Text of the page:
I used to work as a CNA in the dementia unit of a long-term care home, located in a small town in Iowa.
I haven’t worked as a nurses aide for many years now, but have continued to be around people with dementia both personally and professionally.
If you are reading this, you probably already know that having a conversation with someone in the later stages of dementia can be completely nonsensical. In the moment, inside their mind, they are often in a completely different time and place than you.
The fact that I sort of delight in having these wacky conversations feels like something I must confess (as opposed to simply telling you), because I am fully aware that the confusion and distress that someone may be experiencing in their mind is real and concerning. It is sad when someone endures the loss of their memory and grows increasingly disoriented from reality. There is no doubt about that. There is a time and place for indulging in illogical chat and there is a time and place for redirecting. One has to know when to make that judgement call.
But, why not meet people where they’re at? That’s all I’m saying. It can be refreshing. Even fun. Especially if you have a flair for the dramatic arts.
Case in point…one time working as a CNA, I passed by the TV room where Lois beckoned me to come over.
When will the valet bring the car around?
The valet? You see, this is like being in an improv scene where the situation and your identity is provided only through prompts.
You car should be here shortly, ma’am.
Oh, wonderful. Thank you, sweetie. And the luggage? Will they bring the luggage down?
Ah, it appears we are in a hotel.
Yes, I will make sure every item is loaded in the vehicle for you.
Even the two horse saddles?
Horse saddles?! Alright, then…
It might be a tight squeeze, but we will do our best to make it fit.
Yes, Gerald spent a pretty penny on those, you know.
Oh, that Gerald. Has to have the best of them, doesn’t he?
She touches my arm.
Isn’t that the truth?
Then Lois chuckled and turned toward the TV, seemingly happy to know everything was in order and would be just fine.
Another time, a different resident approached me.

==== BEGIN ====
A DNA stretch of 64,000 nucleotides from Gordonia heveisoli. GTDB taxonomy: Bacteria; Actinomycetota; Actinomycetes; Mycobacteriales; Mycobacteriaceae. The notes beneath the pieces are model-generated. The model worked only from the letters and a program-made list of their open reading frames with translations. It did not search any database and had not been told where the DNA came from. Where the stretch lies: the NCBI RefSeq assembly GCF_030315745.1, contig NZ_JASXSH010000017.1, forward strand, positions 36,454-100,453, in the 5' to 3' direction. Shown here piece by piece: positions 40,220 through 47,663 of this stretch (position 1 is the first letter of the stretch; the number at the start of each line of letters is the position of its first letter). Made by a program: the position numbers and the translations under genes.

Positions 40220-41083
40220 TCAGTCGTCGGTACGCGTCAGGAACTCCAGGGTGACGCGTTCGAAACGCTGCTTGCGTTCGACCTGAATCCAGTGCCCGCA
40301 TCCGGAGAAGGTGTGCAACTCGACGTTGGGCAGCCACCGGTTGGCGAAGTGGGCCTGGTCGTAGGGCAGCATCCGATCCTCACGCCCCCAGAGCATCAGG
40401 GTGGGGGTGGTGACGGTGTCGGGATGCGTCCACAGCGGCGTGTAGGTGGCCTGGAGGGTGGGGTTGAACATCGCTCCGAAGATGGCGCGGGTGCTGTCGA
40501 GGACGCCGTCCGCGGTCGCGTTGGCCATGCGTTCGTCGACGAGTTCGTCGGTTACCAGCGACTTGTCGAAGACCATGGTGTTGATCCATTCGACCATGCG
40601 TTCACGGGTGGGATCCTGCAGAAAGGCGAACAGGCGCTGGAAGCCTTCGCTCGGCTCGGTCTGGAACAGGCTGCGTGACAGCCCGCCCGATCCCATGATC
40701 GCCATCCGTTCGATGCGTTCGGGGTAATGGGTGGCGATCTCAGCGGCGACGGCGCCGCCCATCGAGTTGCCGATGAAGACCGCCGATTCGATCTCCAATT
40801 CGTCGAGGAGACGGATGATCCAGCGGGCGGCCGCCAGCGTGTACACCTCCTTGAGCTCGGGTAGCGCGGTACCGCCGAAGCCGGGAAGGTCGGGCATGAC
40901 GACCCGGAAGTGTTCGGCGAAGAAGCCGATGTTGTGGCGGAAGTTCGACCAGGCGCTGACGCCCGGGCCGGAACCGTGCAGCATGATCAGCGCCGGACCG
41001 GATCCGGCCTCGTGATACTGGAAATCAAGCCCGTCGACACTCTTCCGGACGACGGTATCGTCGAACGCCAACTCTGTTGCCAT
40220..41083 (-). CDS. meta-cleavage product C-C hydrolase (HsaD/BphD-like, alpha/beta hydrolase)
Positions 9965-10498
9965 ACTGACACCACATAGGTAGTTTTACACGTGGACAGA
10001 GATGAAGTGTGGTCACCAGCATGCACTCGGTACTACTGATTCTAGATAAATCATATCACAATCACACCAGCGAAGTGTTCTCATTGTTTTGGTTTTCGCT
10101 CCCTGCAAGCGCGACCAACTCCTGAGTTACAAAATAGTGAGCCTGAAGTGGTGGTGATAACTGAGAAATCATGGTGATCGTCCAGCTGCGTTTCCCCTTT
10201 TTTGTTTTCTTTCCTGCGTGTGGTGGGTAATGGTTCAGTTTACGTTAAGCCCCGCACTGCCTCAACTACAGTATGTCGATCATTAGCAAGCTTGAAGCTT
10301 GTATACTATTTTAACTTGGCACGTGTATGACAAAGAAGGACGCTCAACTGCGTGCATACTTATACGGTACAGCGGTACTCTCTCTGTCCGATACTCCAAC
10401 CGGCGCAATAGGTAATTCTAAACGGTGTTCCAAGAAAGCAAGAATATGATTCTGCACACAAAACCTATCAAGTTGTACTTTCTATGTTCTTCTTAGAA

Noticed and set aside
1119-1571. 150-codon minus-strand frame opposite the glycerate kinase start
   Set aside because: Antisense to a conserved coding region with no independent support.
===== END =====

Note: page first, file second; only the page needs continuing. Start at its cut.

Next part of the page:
Excuse me, could I ask you something?
Sure, what can I do for you?
She brings my head down so that she can whisper in my ear.
Do you happen to have any sanitary pads? You see, I’ve just gotten my period.
There is absolutely no way this 82 year-old woman is still getting a visit from Aunt Flo, but I go along with it.
Don’t worry, dear. I have some in my purse. I’ll just go grab you one. Would you like some ibuprofen as well?
She nods and winks at me, mouthing a silent “thank you”. Sisterhood.
I come back with a pad and she stuffs it in her cardigan pocket with the stealth of covert ops mission.
Later, when I went into her room to start the bedtime routine, I found the pad open and stuck to her nightstand with an oatmeal raisin cookie lying on top. Well, you know, I’m glad she found a use for it.
A New Perspective
Sure, these exchanges are illogical. However, at the time, I was invited into someone else’s present reality. Even though it involved being a bit off the wall on my part, the result is that these women stopped worrying. Their demeanors shifted. All was right once again. Who wouldn’t find a little joy in that?
Building up life stories is such a large part of what care staff focus on in senior homes. When the opportunity presents itself, perhaps you can be part of a resident’s life story by acting out a scene with them. You both might like it.
AuthorBio: Taylor Vander Well heads up Best Practice + Communication for StoriiCare. She lives in Edinburgh, UK with her partner and son.